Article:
The GM Recall Issued Due to a Faulty Ignition Part Has Been Expanded To Include Additional Vehicles. All of 1.37 Million Cars Were Manufactured In Ohio
General Motors is recalling 1.37 million cars manufactured in Ohio and sold in the United States between 2003 and 2007 due to unexpected engine shut-down. While driving, the engine can switch from “on” to “accessory” which causes the engine to shut down and cause crashes. As of February 27, 2014, GM has admitted to 13 deaths directly related to the engine shut-down. The company is reporting 31 crashes due to the problem. Most of the faulty vehicles were manufactured in Detroit.
GM Recall Details
The recall affects several vehicle models manufactured between 2003 and 2007. Recalled models include:
- Chevrolet Cobalts from 2005-2007
- Pontiac G5s from 2007
- Chevrolet HHR from 2006 and 2007
- Saturn Ion from 2003-2007
- Pontiac Solstice from 2006 and 2007
- Saturn Sky from 2006 and 2007
GM also reports that the ignition defect can occur when it moves from the “run” position to the “accessory” position while driving on rough roads or when pulled by a heavy key chain. When this occurs, the engine shuts off, and the air bags are unlikely to deploy. It is the air bag defect that prompted the recall.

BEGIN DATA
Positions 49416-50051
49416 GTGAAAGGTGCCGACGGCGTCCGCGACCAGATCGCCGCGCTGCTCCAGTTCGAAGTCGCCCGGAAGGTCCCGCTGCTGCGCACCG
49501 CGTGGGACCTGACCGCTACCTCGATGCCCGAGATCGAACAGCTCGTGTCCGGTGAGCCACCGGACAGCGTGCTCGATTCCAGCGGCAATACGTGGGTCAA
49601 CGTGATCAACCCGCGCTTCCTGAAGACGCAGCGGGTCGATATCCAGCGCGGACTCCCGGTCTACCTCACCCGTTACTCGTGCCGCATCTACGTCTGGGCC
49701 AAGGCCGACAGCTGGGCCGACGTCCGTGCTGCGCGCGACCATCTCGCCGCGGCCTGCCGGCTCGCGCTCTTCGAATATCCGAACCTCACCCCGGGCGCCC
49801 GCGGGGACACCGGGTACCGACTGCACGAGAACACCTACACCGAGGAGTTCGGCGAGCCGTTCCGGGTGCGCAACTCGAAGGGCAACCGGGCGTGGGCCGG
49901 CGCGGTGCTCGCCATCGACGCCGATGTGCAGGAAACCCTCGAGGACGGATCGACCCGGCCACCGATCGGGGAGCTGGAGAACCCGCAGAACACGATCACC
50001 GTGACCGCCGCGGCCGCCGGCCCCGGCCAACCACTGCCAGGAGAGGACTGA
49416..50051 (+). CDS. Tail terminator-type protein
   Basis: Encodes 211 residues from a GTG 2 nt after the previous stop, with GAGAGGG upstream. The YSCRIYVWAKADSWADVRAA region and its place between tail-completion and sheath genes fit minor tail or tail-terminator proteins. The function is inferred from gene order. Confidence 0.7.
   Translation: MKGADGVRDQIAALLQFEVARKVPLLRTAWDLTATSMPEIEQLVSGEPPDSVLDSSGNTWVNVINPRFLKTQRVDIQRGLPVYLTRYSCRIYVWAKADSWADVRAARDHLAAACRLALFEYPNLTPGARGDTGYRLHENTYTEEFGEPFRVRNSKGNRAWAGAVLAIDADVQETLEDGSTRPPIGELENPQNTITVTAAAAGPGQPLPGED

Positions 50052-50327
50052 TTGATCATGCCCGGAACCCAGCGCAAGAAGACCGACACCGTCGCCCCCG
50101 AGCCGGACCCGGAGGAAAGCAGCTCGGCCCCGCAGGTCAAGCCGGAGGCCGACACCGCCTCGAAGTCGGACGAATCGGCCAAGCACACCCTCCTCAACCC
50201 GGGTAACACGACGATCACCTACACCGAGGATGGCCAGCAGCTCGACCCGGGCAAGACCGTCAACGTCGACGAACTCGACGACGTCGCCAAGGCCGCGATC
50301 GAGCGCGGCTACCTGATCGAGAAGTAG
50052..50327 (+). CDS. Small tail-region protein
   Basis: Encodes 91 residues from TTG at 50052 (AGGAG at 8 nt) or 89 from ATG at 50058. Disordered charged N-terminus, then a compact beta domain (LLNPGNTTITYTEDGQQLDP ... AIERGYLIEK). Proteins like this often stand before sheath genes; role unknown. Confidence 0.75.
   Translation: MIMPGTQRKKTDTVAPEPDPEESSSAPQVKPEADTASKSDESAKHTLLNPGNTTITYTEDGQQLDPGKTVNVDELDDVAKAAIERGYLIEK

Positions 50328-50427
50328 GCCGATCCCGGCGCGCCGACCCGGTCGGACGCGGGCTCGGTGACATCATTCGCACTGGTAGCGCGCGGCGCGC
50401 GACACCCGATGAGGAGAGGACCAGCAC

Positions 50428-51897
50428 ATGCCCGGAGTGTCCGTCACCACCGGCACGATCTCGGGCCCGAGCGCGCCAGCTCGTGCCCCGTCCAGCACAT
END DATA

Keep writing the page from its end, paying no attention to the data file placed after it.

GM officials admitted that they knew of the problem as early as 2004. Crash reports from early crashes involving these vehicles show that the airbags did not deploy in the fatal crashes.
When GM officials announced the recent car recall it also announced a renewed commitment to safety. In 2008, GM began to install safer switches with a different part number than the one used in recalled vehicles. None of these vehicles have been recalled.
GM Recall Controversy
Originally, GM was recalling Chevrolet Cobalts and Pontiac G5s only. These two vehicles were identified as causing 6 deaths and 21 crashes due to faulty ignition. However, when dealers identified the same ignition part number used in the Chevrolet HHR, Saturn Ion, Saturn Sky, and Pontiac Solstice; GM investigated these vehicles and found 7 additional deaths and 10 additional crashes resulting from the same problem.
Several lawsuits have been filed against GM as a result of the faulty equipment and their delay in addressing the problem. Reports from USA Today state that GM realized the problem as early as 2004. GM settled with one suit based on the death of one woman in the fall of 2014.
Preventing Injury and Death in Recalled Vehicles
Owners of vehicles in the recall can take their vehicles to the dealer for a free ignition replacement. GM advises that drivers remove the ignition key from their key rings to prevent the ignition from moving to the “accessory” position while driving until the ignition is repaired.
Owners of these vehicle models should take their vehicles to a dealer as soon as possible for ignition replacement.